It’s not going to be a happy New Year for one family unless Jersey returns home. Jersey and her two canine companions woke Colleen up at 2 a.m. on December 28th. She let the three dogs out. In a couple of minutes, she whistled for Oscar, Diva and Jersey. Colleen heard a whistle immediately following her whistle. Colleen whistled again… and once again a whistle followed. She ran back into the house and locked the door. Colleen was afraid to be out there alone at 2 a.m., so she promptly awoke her daughter. When they got to the door, they hollered for the three dogs. Oscar and Diva came back. Jersey did not. She woke her son and the three of them searched the entire area including Airdrie for hours and now days.

There was no evidence of an animal attack…she just disappeared. The whistle is suspicious.

Jersey disappeared from her family's yard on December 28, 2011.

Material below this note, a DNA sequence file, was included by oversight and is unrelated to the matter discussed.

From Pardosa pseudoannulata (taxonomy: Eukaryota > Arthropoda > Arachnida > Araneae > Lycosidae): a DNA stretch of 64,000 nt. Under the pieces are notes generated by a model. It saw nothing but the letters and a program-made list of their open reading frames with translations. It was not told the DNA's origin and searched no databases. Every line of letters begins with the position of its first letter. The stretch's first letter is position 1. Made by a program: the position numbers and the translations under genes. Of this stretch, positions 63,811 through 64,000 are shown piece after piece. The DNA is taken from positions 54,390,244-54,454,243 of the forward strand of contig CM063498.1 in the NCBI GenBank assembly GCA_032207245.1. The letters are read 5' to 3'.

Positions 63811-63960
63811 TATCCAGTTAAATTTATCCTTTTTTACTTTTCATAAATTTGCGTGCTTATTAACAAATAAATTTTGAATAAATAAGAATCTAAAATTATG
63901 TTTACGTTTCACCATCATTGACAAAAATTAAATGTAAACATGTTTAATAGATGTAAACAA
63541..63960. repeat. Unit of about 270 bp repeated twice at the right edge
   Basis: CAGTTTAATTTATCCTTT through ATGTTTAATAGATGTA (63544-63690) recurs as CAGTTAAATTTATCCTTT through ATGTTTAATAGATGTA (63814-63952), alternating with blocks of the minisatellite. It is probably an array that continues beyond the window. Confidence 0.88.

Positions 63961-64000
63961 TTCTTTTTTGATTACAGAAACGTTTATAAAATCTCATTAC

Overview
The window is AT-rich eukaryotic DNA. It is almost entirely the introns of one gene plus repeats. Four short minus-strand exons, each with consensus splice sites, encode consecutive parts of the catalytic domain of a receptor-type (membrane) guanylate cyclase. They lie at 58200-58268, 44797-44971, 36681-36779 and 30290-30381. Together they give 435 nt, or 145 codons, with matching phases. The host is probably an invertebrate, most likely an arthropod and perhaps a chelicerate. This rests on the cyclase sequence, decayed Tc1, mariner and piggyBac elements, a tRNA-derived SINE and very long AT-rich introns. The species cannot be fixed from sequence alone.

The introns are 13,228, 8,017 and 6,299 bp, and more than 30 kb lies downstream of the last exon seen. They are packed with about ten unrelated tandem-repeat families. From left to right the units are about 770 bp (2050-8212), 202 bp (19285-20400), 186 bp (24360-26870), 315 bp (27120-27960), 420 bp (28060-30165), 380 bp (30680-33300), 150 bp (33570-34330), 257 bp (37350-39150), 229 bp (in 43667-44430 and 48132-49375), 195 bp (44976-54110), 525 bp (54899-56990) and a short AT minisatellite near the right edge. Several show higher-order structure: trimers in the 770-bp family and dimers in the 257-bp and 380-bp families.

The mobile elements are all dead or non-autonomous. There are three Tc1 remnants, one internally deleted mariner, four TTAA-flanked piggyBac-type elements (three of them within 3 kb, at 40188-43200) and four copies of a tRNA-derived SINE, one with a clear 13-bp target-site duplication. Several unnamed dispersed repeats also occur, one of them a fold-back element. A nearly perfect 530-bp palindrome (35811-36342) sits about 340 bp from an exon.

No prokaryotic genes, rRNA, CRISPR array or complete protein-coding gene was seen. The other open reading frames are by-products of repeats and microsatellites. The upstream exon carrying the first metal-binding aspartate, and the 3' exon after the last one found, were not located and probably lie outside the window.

Jersey is in urgent need of her medication. She recently had surgery for an aggressive infection. There were complications with the surgery and Jersey had to have the surgery repeated. If she doesn’t get her medication, Jersey’s life is at risk.

Jersey is a member of a family. She is a 7-month-old brown brindle pit bull. She has more light hairs on her belly. She has stunning coppery brown eyes. She is a slender 18” tall lightweight. She has a slight lumpy mark on the left side of her neck from the surgery. She’s active and loves her family, is timid with strangers but not vicious.

Colleen has a very special eight year old son named Ben. He suffers from 3 major diseases; last of which was a liver transplant. He has recently been treated for a major rejection. When Ben cries, Jersey is there. He doesn’t have many friends because he is “different.” Jersey builds Ben’s confidence and is his best friend and constant companion. Jersey looks out for Ben.